I have to admit that I was not looking forward to reading George Gissing’s New Grub Street. I enjoyed The Odd Women but also found it very dark and, frankly, depressing. Being in the final stages of dissertation writing, I tend to go for books that seem fun or at least pleasantly entertaining. With Gissing, it seems that everyone starves to death and experiences nothing but misery along the way.
I cannot say that New Grub Street is very different. However, as a student of book and publishing history of the nineteenth century, I found it an incredibly satisfying read. My Penguin Classics edition (edited in 1968) claims that Edwin Reardon is the central figure of the novel but I disagree. Women take centre stage in Gissing’s portrayal of the effects of the novel industry, not as writers but as the spouses and daughters of mediocre and unsuccessful novelists without any power to change the circumstances of their lives.
Gissing portrays strong, if put upon women who defy the “Angel of the House” trope that Dickens relies so much on. Instead, Gissing’s women, express their opinions and argue with their husbands and fathers.
Marion Yule, Amy Reardon, and, my personal favourites, Dora and Maud Milvain, are subtly well-developed characters. They are not heroic or martyrs to the plot but disappointed, hardened, and familiar. They are wonderful examples of Gissing’s naturalist style.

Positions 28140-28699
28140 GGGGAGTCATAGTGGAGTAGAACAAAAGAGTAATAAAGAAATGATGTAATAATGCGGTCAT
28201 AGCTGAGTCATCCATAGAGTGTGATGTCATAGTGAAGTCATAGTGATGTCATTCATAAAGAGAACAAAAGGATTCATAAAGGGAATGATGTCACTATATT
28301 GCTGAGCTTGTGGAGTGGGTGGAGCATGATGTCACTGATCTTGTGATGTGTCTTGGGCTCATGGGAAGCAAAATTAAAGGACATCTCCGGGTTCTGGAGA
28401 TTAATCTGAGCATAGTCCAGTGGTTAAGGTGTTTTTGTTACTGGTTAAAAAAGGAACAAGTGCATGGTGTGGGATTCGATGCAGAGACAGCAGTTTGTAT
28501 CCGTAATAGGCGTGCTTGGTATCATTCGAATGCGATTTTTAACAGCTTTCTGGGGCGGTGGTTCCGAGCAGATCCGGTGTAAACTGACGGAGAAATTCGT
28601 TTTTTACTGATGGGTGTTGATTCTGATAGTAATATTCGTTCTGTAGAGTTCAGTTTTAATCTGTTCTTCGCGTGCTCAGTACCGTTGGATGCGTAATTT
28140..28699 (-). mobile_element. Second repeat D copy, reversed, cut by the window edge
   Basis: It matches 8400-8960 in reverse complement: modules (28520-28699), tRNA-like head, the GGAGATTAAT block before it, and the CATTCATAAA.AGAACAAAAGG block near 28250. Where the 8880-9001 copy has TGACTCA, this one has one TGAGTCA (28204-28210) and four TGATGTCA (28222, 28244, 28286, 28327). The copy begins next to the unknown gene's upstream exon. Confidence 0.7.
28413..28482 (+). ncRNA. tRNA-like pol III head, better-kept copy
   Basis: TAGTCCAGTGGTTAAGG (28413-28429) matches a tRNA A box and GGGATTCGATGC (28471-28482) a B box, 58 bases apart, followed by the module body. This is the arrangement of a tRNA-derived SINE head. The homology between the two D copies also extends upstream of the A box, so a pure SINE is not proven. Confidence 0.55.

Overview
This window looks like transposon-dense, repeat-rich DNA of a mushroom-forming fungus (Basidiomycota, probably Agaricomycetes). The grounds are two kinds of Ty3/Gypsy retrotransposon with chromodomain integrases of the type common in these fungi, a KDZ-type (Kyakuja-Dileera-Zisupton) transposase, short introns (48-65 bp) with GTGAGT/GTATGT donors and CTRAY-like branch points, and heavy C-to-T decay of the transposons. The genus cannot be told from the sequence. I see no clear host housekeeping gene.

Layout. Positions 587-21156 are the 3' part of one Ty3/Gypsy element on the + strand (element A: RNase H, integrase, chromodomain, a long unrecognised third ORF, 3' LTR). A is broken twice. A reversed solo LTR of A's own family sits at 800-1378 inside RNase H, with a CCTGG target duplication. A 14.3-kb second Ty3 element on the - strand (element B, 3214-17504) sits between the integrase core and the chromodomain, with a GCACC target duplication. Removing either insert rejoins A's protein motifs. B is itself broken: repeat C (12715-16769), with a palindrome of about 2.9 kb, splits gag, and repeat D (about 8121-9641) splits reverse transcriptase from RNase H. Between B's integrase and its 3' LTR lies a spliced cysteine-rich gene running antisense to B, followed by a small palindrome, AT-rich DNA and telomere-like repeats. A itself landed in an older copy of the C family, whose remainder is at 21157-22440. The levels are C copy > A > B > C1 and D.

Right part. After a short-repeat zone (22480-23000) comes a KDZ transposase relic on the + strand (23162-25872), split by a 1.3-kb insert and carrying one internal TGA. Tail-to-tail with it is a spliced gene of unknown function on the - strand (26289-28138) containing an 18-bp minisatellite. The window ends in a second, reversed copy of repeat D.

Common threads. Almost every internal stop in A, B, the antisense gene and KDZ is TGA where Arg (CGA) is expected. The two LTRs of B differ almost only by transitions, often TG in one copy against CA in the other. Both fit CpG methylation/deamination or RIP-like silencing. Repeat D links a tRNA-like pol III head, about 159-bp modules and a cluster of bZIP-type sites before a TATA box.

The men in the book who seem to go out of their way to make these women miserable seem to forget that in their search for artistic recognition and creative freedom, they have wives and children to support – dependents who were promised one way of life and are disappointed in the reality that they face. Amy Reardon is particularly portrayed as a terrible person because she thought she was marrying a soon-to-be successful author. However, when Edwin Reardon continues to makes sarcastic jokes about the workhouse and gives up writing entirely to take a clerk position that pays only 25 shillings a week, well, it was not what Amy signed up for. She has a son (who Edwin clearly admits he does not care anything about) to feed and educate and Edwin’s lack of sympathy, makes for an interesting and complex dynamic.
Amy’s attitudes towards the limited divorce laws of the late-Victorian age are also informative and help to shed light on the realities and risks of marriage.
So, while a sad novel, it is not tragic. Instead, New Grub Street is cynical, ironic, angry, and topical. If you have any interest in the Victorian publishing industry, I highly recommend the novel. If you like your fiction “real” – whatever that means – then, this is also a novel for you.